From time to time, state and Federal governments may establish Royal Commissions or other Commissions of Inquiry. These bodies appear in many ways similar to a Court. However they operate very differently.
Unlike a Court, the Royal Commissioner (or person overseeing a Commission of Inquiry) is not an independent figure assessing competing cases. Rather, they an an active participant in an investigative process.
Royal Commissions and Commission of Inquiry usually have very significant powers. The findings of these bodies will be made public and may lead to criminal investigations. Further, a failure to appear, answer questions truthfully or produce documents may lead to criminal sanctions.
Segelov Taylor Lawyers has experience in representing both individuals and organisations before Royal Commissions and Commissions of Inquiry.
Tanya Segelov was part of the legal team that represented a coalition of unions and asbestos support groups at the Special Commission of Inquiry into the Medical Research and Compensation Foundation (the James Hardie Inquiry). Tanya attended throughout the three months of hearings instructing counsel, examining documents produced by parties, preparing submissions as well as assisting with media enquiries and lobbying.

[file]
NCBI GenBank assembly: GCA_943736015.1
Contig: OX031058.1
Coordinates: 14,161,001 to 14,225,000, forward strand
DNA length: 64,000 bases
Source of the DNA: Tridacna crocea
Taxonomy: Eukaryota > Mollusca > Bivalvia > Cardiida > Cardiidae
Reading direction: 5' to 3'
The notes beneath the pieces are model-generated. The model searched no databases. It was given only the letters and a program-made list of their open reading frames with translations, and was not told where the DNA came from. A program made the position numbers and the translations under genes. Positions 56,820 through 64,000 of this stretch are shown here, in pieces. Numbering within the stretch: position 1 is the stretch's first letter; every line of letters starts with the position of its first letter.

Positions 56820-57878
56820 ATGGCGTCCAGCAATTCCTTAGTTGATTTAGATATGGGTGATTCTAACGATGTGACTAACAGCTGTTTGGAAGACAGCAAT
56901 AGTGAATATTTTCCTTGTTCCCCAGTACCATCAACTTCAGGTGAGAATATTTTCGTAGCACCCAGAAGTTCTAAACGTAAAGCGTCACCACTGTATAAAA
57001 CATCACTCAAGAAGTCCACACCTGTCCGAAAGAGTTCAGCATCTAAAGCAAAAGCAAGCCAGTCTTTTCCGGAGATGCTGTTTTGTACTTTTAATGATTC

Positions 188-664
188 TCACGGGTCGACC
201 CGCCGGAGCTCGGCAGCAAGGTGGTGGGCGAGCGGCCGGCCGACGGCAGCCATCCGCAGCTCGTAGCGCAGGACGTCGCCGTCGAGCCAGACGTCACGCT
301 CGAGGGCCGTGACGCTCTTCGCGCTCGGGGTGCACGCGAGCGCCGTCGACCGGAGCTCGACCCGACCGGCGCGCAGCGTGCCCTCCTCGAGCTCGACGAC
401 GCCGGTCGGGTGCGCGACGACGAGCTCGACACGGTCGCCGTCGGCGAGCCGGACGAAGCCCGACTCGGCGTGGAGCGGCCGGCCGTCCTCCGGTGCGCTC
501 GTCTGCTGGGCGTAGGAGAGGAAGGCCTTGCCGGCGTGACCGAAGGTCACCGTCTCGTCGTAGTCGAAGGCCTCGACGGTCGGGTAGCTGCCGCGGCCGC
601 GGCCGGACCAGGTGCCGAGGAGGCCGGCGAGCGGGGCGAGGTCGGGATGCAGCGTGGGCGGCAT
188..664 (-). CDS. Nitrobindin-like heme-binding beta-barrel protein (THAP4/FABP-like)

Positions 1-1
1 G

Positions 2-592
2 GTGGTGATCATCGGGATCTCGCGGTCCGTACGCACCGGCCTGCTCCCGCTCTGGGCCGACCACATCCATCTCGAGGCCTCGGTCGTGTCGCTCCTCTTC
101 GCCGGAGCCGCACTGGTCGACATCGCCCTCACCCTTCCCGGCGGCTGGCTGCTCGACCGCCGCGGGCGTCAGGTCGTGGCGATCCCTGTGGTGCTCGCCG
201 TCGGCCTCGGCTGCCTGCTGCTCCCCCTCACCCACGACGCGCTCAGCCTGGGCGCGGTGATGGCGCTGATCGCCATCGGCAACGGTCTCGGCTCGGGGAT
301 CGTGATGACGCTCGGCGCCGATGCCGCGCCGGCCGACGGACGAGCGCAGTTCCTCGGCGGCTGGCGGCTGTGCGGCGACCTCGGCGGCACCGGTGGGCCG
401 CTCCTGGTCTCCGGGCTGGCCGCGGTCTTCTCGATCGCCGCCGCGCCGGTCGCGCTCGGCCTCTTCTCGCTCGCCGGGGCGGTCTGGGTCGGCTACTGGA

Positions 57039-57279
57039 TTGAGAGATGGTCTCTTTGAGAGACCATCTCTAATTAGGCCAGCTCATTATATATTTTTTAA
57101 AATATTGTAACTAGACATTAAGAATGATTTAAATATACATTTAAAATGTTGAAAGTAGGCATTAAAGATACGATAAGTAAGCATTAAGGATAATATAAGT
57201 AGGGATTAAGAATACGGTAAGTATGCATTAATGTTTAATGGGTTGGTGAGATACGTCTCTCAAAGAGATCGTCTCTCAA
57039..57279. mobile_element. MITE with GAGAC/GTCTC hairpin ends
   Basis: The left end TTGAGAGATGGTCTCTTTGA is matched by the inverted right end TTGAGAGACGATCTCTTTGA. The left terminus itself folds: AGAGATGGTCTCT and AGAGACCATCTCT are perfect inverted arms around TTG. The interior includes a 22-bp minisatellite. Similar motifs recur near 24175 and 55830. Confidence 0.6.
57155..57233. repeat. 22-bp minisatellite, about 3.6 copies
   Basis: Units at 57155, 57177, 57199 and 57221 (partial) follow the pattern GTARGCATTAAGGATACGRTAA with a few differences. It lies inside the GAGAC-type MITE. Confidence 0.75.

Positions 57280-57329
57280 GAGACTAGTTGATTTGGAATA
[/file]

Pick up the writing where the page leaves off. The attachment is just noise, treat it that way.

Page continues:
David Taylor represented a number of individuals called to give evidence before the Royal Commission into Trade Union Governance and Corruption. David advised his clients in relation to production of documents to the Royal Commission, reviewed documents produced by other parties, prepared witness statements, appeared and instructed counsel at the Royal Commission and prepared submissions to the Royal Commission.
David is currently acting for the Finance Sector Union in the Royal Commission into Misconduct in the Banking, Superannuation and Financial Services Industry.
If you have received a Summons to appear or produce documents to a Royal Commission or Commission of Inquiry then contact us and we will assist you.